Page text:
Still, American investors say they are fighting an uphill battle in a regulatory climate that has turned increasingly hostile toward shareholder actions.
Financial Advisor: DOL's Proposed ESG Rules Would Create Compliance Burdens, Report Says
The U.S. Department of Labor’s proposal on the use of environmental, sustainable and governance (ESG) funds in defined contribution plans wouldn’t prohibit ESG options, but would encumber the selection and monitoring process and require vast levels of documentation, according to a new white paper.
The paper from Alliance Bernstein (AB), a global investment management and research firm that manages $600 billion in assets, entitled “DOL New Rules Don’t Have to Slow DC Plan ESG Adoption,” suggests the use of ESG funds would still be allowable under the rule, but that plan sponsors and fiduciaries “would need to do a lot more documenting to validate any ESG considerations on top of the current ‘all else being equal’ test.’”
National Association of Plan Advisors: Labor Department Extends ESG Inquiries… to RIAs
It seems that the Labor Department is doubling down on its ESG information request campaign, now looking to the practices behind investments in, and monitoring of, ESG-themed ERISA plan investments by Registered Investment Advisory firms.
First reported by Financial Advisor and now independently confirmed by us, the information requests—not enforcement letters as has been reported—appear quite similar in tone and focus to those sent to plan sponsors in May. The letters—dated in late July—contain about a dozen specific, detailed requests for information that goes back a number of years—and indicate—as did the plan sponsor letters—a relatively short deadline for response.
Columbia Law School: The Politics of Institutional Shareholder Voting: Transparency Before Reform
On July 22, the SEC finalized a sweeping rule change to enhance the transparency around the role of proxy advisers. This follows an earlier proposal to reform the process for including shareholder proposals in a company’s proxy statement. These developments may give companies more ammunition against shareholder activism, while also highlighting the lack of transparency in the relationship between shareholders and companies. Even though the new rules address proxy advisers, it sets the stage for a closer look at how asset managers handle their relationship with corporations.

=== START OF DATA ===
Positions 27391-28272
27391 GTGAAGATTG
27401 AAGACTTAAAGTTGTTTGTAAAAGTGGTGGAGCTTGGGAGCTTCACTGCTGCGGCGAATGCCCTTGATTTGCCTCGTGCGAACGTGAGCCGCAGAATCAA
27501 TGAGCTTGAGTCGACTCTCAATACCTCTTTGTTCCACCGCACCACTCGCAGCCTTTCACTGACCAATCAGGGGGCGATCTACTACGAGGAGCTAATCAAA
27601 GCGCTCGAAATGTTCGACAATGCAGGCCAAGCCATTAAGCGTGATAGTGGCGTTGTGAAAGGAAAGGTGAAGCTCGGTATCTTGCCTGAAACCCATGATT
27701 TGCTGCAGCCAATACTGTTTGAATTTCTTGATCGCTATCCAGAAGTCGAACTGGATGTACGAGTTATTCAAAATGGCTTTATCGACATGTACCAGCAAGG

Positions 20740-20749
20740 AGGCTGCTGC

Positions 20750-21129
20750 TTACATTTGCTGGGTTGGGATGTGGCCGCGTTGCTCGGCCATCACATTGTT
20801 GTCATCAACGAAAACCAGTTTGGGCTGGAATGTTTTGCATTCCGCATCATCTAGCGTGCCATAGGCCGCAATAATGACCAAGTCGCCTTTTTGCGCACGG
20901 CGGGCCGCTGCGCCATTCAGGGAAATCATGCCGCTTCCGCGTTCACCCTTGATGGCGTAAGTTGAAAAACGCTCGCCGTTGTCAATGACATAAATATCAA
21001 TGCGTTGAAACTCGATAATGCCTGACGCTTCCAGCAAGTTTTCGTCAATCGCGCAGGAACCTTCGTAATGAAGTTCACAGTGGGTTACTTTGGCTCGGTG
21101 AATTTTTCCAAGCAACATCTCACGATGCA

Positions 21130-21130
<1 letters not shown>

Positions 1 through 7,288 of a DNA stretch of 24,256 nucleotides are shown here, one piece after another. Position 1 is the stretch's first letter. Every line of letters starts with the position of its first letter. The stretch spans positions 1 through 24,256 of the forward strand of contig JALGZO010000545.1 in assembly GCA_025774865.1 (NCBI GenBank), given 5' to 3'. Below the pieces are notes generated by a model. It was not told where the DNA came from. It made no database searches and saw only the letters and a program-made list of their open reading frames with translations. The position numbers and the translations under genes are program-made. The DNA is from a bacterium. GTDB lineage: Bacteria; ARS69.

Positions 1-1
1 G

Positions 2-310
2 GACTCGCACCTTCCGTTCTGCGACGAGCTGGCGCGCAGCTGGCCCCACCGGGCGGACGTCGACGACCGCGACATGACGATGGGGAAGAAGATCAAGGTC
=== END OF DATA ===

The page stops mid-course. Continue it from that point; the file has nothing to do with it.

Companies and Industries:
Green Biz: The many faces of energy resilience
Thinking about the idea of resilience as it relates to equity and energy systems merely as the ability to keep the lights on, however, is missing a powerful opportunity to right the scales of justice. Large corporate energy buyers and utilities, in particular, hold the opportunity to build better and make things right.Our energy systems, like most legacy systems, are infused with racial injustices that do particular harm to Black communities, families and individuals because many of our laws and institutions were designed for that purpose.
Benefits Canada: Bloomberg launching proprietary ESG scores
Bloomberg is launching its own set of ESG scores, available to its terminal users. Initially, 252 companies in the oil and gas sector will receive environmental and social scores and more than 4,300 companies across several industries will be scored on their board composition.
Bloomberg is launching with scores on environmental and social issues for the oil and gas sector because it typically has stronger disclosure data and generates a substantial portion of global green-house gas emissions, noted the release. The scores evaluate company performance on a number of financially material issues including climate change, health and safety and companies’ activities relative to industry peers.